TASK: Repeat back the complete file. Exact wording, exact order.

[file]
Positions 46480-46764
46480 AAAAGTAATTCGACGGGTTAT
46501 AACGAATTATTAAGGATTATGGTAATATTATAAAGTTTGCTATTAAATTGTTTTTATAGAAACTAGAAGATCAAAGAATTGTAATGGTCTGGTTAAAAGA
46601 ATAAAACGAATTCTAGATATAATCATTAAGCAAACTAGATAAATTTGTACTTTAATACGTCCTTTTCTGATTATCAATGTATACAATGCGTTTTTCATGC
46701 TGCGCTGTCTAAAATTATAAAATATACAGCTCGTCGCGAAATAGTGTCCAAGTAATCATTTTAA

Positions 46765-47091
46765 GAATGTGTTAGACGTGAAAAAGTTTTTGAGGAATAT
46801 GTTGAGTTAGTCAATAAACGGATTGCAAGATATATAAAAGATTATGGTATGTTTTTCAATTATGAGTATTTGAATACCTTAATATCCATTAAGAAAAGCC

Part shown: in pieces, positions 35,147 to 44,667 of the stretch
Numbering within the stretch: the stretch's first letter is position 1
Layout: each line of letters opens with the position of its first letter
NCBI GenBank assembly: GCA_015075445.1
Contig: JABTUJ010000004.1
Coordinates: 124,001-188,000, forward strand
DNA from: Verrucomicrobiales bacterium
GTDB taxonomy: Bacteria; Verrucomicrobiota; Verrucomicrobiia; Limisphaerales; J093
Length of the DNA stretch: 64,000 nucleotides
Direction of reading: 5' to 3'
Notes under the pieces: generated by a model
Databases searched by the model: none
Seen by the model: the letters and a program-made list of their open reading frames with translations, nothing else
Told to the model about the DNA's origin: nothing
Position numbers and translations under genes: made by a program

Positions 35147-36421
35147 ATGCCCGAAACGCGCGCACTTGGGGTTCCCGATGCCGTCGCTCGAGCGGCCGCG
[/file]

Positions 46480-46764
46480 AAAAGTAATTCGACGGGTTAT
46501 AACGAATTATTAAGGATTATGGTAATATTATAAAGTTTGCTATTAAATTGTTTTTATAGAAACTAGAAGATCAAAGAATTGTAATGGTCTGGTTAAAAGA
46601 ATAAAACGAATTCTAGATATAATCATTAAGCAAACTAGATAAATTTGTACTTTAATACGTCCTTTTCTGATTATCAATGTATACAATGCGTTTTTCATGC
46701 TGCGCTGTCTAAAATTATAAAATATACAGCTCGTCGCGAAATAGTGTCCAAGTAATCATTTTAA

Positions 46765-47091
46765 GAATGTGTTAGACGTGAAAAAGTTTTTGAGGAATAT
46801 GTTGAGTTAGTCAATAAACGGATTGCAAGATATATAAAAGATTATGGTATGTTTTTCAATTATGAGTATTTGAATACCTTAATATCCATTAAGAAAAGCC

Part shown: in pieces, positions 35,147 to 44,667 of the stretch
Numbering within the stretch: the stretch's first letter is position 1
Layout: each line of letters opens with the position of its first letter
NCBI GenBank assembly: GCA_015075445.1
Contig: JABTUJ010000004.1
Coordinates: 124,001-188,000, forward strand
DNA from: Verrucomicrobiales bacterium
GTDB taxonomy: Bacteria; Verrucomicrobiota; Verrucomicrobiia; Limisphaerales; J093
Length of the DNA stretch: 64,000 nucleotides
Direction of reading: 5' to 3'
Notes under the pieces: generated by a model
Databases searched by the model: none
Seen by the model: the letters and a program-made list of their open reading frames with translations, nothing else
Told to the model about the DNA's origin: nothing
Position numbers and translations under genes: made by a program

Positions 35147-36421
35147 ATGCCCGAAACGCGCGCACTTGGGGTTCCCGATGCCGTCGCTCGAGCGGCCGCG